Watershed models have gradually been adapted to support both decision and policy making for global environmental pollution control. In this study, two watershed models with different complexity, the Soil and Water Assessment Tool (SWAT) and the Generalized Watershed Loading Function (GWLF), were applied in two catchments in data scarce China, namely the Tunxi and the Hanjiaying basins with contrasting climatic conditions (humid and semi-arid, respectively). The performances of both models were assessed via comparison between simulated and measured monthly streamflow, sediment yield, and total nitrogen. Time series plots as well as four statistical measures (the coefficient of determination (R2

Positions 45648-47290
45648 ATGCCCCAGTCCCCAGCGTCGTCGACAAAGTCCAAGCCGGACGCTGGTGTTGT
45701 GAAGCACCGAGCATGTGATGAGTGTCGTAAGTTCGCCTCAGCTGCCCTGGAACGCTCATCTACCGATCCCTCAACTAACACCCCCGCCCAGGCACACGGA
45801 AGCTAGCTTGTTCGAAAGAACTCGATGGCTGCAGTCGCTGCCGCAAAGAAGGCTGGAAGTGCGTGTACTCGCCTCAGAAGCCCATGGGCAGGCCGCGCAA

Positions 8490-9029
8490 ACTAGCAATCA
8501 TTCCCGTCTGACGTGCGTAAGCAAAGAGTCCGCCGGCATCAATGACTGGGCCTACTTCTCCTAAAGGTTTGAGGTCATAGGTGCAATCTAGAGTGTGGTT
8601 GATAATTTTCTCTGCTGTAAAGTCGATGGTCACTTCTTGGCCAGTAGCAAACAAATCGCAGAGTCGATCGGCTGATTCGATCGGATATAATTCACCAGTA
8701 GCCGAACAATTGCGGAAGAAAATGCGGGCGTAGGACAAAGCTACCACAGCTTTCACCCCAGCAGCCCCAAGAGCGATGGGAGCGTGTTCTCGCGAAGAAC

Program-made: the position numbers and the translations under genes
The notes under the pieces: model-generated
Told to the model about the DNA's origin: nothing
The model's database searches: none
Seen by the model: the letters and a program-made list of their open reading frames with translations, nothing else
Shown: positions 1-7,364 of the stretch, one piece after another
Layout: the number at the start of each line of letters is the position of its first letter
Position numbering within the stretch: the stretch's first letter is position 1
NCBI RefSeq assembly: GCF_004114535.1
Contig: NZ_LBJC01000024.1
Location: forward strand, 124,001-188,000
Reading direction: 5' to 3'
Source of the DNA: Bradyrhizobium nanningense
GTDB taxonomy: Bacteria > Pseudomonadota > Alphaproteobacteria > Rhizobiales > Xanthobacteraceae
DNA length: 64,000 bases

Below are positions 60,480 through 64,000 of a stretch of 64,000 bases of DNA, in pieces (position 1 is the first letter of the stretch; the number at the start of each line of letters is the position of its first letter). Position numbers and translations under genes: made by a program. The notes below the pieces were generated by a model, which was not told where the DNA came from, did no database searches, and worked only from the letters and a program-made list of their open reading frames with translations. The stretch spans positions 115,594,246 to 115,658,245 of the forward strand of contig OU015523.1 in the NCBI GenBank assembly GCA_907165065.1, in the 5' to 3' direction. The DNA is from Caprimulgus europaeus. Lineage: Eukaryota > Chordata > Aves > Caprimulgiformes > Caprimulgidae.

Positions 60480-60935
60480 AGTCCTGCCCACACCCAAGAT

), the Nash–Sutcliffe efficiency (NSE), percent bias (PBIAS), and RMSE (root mean square error)—observations standard deviation ratio (RSR)) were used to estimate the performance of both models. The results show that both models were generally able to simulate monthly streamflow, sediment, and total nitrogen loadings during the simulation period. However, SWAT performed better for detailed representations, while GWLF could produce much better average values of the observed data. Thus, GWLF offers a user-friendly prospective alternative watershed model that requires little input data and that is applicable for areas where the input data required for SWAT are not always available. SWAT is more suitable for projects that require high accuracy and offers an advantage when measured data are scarce.
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